Democrats are up in arms about what Senate minority leader Chuck Schumer calls a "Friday night document massacre." The Trump administration has told the Senate Judiciary Committee that it plans to withhold around 100,000 pages of records relating to Supreme Court nominee Brett Kavanaugh because they are "protected by constitutional privilege," CNN reports. Republicans say they have already produced a record number of documents, though Democrats believe the White House wants to hide records from Kavanaugh's years as George W. Bush's staff secretary. The move is "not only unprecedented in the history of Supreme Court nominations, it has all the makings of a cover-up," Schumer said in a statement. More:
- "Not normal." Kavanaugh's Senate confirmation hearings begin Tuesday, but the process "is not normal" because so many records are being withheld, says Democratic Sen. Amy Klobuchar, per Slate. She notes that beyond the 100,000 documents President Trump has blocked, there are another 148,000 pages that the GOP-controlled Senate Judiciary Committee has decided can be seen by senators but not the public. She says the papers could "strongly bolster the arguments" Democrats have against Kavanaugh, including his expansive view of presidential power.
- "Triply-conflicted." Democrats complain that Bill Burck, who is deciding what Kavanaugh documents to release in his role as George W. Bush's public records lawyer, is "triply-conflicted," the AP reports. Burck is not only Kavanaugh's friend, he served with him in the Bush White House—and he is representing White House lawyer Don McGahn and former Trump administration officials Steve Bannon and Reince Priebus in the Robert Mueller investigation. "Burck has his thumb in every pie," says former Schumer aide Brian Fallon.
- They've tangled before. The Washington Post takes a look at the 2004 hearing in which Schumer led Democratic opposition to Kavanaugh being nominated for a federal judgeship. They managed to block his appointment for three years. In 2004, Schumer described Kavanaugh as an "extreme conservative" and said the choice was "among the most political in history."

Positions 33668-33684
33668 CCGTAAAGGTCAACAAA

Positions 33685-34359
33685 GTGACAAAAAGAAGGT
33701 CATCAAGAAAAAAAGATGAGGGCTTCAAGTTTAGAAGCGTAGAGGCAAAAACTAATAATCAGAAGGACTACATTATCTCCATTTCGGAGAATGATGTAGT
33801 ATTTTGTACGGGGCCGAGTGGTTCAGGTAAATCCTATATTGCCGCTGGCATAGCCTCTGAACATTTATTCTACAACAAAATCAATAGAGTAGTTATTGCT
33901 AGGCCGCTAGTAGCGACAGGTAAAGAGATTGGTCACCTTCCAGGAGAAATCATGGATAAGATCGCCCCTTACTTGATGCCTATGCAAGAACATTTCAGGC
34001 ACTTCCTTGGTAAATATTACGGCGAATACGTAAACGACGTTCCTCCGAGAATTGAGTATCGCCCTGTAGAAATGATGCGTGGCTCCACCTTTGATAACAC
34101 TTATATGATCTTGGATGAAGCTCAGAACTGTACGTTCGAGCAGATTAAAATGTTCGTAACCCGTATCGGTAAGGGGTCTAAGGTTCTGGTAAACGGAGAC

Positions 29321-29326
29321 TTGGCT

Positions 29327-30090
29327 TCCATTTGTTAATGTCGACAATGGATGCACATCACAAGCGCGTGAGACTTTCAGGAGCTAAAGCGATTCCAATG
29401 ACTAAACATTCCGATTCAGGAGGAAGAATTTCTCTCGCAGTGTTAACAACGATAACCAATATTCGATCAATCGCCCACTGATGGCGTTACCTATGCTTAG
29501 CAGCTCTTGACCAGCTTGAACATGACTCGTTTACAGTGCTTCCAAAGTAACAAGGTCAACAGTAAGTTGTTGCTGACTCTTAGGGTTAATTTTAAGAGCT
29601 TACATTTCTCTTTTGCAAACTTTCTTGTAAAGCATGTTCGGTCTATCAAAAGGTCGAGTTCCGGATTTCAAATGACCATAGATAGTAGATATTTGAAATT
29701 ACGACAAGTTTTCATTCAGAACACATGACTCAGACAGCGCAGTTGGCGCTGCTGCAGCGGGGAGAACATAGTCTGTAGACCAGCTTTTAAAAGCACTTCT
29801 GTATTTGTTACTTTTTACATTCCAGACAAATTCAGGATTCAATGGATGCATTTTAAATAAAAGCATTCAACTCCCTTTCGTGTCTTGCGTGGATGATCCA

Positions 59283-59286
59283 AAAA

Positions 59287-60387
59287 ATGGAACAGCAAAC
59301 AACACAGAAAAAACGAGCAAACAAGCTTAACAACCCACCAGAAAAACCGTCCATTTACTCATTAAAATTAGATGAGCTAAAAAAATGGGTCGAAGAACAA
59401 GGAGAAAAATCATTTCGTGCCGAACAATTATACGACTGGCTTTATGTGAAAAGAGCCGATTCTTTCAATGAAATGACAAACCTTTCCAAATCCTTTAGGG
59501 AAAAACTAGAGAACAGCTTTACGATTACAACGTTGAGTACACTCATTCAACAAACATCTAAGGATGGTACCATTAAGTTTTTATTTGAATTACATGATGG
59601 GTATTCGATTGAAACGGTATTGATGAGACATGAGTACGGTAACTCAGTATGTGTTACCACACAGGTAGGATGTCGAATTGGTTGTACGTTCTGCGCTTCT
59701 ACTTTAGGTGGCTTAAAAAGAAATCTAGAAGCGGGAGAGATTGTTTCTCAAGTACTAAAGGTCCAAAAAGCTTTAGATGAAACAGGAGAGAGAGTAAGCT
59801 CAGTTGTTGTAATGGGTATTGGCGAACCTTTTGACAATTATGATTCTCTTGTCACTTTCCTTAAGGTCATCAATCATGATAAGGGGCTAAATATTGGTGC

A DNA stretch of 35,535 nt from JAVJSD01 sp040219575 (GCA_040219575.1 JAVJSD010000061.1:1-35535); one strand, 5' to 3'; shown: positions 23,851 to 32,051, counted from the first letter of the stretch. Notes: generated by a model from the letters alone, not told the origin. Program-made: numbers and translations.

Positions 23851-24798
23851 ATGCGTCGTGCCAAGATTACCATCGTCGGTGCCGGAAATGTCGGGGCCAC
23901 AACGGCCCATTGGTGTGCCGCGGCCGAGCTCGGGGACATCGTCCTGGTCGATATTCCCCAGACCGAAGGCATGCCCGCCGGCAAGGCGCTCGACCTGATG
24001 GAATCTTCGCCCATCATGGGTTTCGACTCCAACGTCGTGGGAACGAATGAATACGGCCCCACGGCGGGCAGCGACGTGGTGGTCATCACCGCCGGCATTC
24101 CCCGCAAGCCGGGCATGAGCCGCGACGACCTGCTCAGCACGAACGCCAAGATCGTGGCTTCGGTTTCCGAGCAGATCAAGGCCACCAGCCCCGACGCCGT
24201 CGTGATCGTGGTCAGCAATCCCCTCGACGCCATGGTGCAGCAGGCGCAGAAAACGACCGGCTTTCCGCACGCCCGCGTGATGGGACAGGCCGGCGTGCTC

- Republicans "feeling good." Democrats plan to attack Kavanaugh's record on issues including abortion, but Senate Judiciary Committee Chairman Chuck Grassley tells Bloomberg he is still "feeling good" about his chances of confirmation. Since the use of filibusters for Supreme Court nominees ended last year, the Senate could confirm him without any Democratic votes. Republicans hope to have Kavanaugh on the court by October.
- "An inspired choice." "I think he was an inspired choice. I think he’d make a great justice on the Supreme Court," Republican Alaska Sen. Dan Sullivan told NBC on Sunday. "He’s a man who’s got a lot of humility, which, as you know, is kind of a rare quality in this town." But other lawmakers, including Republican Maine Sen. Susan Collins, say Kavanaugh's stance on Roe v. Wade will determine their vote, Politico reports.
- Key players. The Washington Post looks at people likely to play major roles in the confirmation hearings, including Sens. Cory Booker, Kamala Harris, and Klobuchar—three potential 2020 Democratic hopefuls expected to question Kavanaugh.
- Precedent-setting. The AP notes that Kavanaugh is the first "public-sector pick from the email age with an unprecedented amount of public documents"—and what happens with his documents now is likely to set a precedent for future nominees.
(In 1998, Kavanaugh wanted to ask Bill Clinton some very explicit questions